Trackers practice unraveling trails in the snow

Gerald Scott - Contributing columnist


Gerald Scott

Contributing columnist

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When I carried my trash out to the curb early Wednesday morning, I saw two sets of rabbit tracks crossing my snow-covered driveway. They were so fresh and crisp I could clearly see each individual toe pad and nail. I enjoyed seeing them just for themselves, but they also reminded me that as long as it confines itself to reasonable limits–which I define as depths of less than four inches with no accompanying ice–I’m really quite fond of snow.

I didn’t follow those tracks. For one thing breakfast was waiting. Then too, I didn’t think the wanderings of two neighborhood rabbits would reveal anything exciting. Even so, they did cause me to remember a morning that had already been ‘exciting” before I had a chance to follow tracks in the snow.

I’d decided several days previously that I was going deer hunting on a specific morning, and I wasn’t going to be stopped by a detail like snow blowing sideways across US 50 when I headed west out of Sedalia at 4:30 a.m. The by-definition blizzard notwithstanding, except for sliding past the road I was supposed to take south and having to double back, the drive to my hunting grounds was relatively uneventful.

Once there, my storm-enforced patience was rewarded a little after 8:00 a.m. when the snow quit falling and the wind calmed like someone had flipped a switch. Half an hour later, I was still-hunting along an obvious game trail located just inside the upper edge of a mile-long, timber-lined draw bounded by crop fields.

I’d only gone a few hundred yards when bobcat tracks left a brush pile and ambled down the game trail ahead of me. I slowed my pace so as not to overtake my fellow hunter. Reading the story recorded in the snow about how the bobcat would temporarily leave the trail to check anything that might hide prey before continuing on its way was so fascinating I could have spent the whole morning following those tracks.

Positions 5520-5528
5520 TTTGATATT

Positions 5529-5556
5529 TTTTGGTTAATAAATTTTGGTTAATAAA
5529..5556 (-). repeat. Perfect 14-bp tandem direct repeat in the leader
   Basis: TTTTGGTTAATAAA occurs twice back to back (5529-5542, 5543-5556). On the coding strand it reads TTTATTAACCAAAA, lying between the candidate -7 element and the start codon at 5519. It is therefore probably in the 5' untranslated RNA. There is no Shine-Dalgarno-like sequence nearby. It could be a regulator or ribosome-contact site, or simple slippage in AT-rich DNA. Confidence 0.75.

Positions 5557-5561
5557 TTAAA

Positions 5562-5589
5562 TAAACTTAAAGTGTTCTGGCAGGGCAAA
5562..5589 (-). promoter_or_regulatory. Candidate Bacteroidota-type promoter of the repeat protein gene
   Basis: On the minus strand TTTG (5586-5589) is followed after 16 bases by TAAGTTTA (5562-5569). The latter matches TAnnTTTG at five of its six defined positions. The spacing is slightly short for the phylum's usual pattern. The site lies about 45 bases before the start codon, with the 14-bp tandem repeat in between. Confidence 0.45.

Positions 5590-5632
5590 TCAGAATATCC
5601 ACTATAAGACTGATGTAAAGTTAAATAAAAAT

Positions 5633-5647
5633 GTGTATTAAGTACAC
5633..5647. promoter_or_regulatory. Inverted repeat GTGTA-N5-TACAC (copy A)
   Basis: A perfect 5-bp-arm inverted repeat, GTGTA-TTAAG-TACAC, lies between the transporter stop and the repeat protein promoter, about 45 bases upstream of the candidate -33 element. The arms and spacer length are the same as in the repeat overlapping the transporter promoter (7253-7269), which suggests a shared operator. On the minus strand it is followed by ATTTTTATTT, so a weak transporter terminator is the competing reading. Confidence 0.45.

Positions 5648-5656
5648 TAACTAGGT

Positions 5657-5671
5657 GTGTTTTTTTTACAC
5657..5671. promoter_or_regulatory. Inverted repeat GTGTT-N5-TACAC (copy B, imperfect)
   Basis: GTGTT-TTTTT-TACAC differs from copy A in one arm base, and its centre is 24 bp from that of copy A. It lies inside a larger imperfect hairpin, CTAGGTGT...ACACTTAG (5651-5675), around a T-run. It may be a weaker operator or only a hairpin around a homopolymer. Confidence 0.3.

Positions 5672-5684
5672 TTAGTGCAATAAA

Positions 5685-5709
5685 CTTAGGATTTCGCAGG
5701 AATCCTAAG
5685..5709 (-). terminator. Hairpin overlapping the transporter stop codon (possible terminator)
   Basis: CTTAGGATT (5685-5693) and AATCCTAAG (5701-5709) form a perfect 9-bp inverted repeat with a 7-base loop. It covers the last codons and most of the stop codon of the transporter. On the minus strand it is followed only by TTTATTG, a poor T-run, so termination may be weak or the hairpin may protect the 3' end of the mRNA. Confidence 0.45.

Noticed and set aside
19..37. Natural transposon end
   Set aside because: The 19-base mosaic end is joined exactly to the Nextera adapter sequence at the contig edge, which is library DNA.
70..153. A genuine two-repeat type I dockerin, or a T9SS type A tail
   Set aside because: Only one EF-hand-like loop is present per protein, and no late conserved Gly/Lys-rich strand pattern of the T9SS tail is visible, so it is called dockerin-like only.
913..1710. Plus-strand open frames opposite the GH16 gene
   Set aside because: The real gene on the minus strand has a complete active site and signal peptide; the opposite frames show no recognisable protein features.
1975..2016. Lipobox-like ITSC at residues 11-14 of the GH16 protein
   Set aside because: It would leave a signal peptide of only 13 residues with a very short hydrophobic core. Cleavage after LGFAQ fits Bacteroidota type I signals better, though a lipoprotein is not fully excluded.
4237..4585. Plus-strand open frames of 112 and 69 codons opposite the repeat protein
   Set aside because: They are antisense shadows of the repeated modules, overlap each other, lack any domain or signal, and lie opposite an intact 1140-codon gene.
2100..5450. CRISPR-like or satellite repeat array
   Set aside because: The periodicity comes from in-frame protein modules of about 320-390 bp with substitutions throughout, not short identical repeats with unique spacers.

But then the tracks of a very large deer appeared on the trail. The bobcat immediately shifted gears and started slinking several feet forward with its belly dragging in the snow. It paused for what the condition of the snow indicated was a brief time before repeating the same slink/pause pattern over and over.

I followed as quickly as I dared, hoping to witness something very few people have ever seen. Alas, a loud snort and a brief thrashing and crashing in the brush just out of my field of view announced that the climax of the tracks’ story had just occurred.

My interpretation of the evidence left behind in the snow indicated that the deer was bedded just off of the game trail when the overly ambitious bobcat jumped on top of it. The bobcat must have kept its “spurs” down for at least a couple of jumps before being slammed against the trunk of a large tree with fur-flying force. The deer then bounded west at top speed, and the bobcat did the same going east.

It was definitely the most exciting thing I’ve ever not quite seen in all my years outdoors. The fact that I eventually cut the trail of a small herd of does and filled my last antlerless tag was anticlimactic.

I must admit it’s very difficult for me to get very far off the sidewalk unarmed when any hunting season is open, which, in Missouri, is almost all of the time. That said, I’d also like to point out that tracking is a wonderful hobby for any nonhunter who’s seriously interested in how the natural world operates.

Obviously, the more you know about the wild animals in your area and the “signs” each species leaves of its passage, the better tracker you’ll be, but every tracker, no matter how skilled, had to try to unravel his or her first trail. Having a human mentor is, of course, the surest and fastest route to success, but the Internet is absolutely loaded with links to information on this subject.

I hope it’s needless to say, but while some of this information is excellent, some of it, to be kind, isn’t. This is especially true of blogs. With all due apologies to the many trustworthy bloggers roaming through the cloud, never forget that the only thing a blogger needs to do to become an “expert” on any subject is to say he or she is one. Writers of old fashioned print books at least have to withstand the scrutiny of an editor and a publisher before foisting their thoughts off on an unsuspecting public. Besides, you can take a printed field guide with illustrations of animal tracks with you wherever you go.

Gerald Scott can be reached at [email protected]

Gerald Scott can be reached at [email protected]

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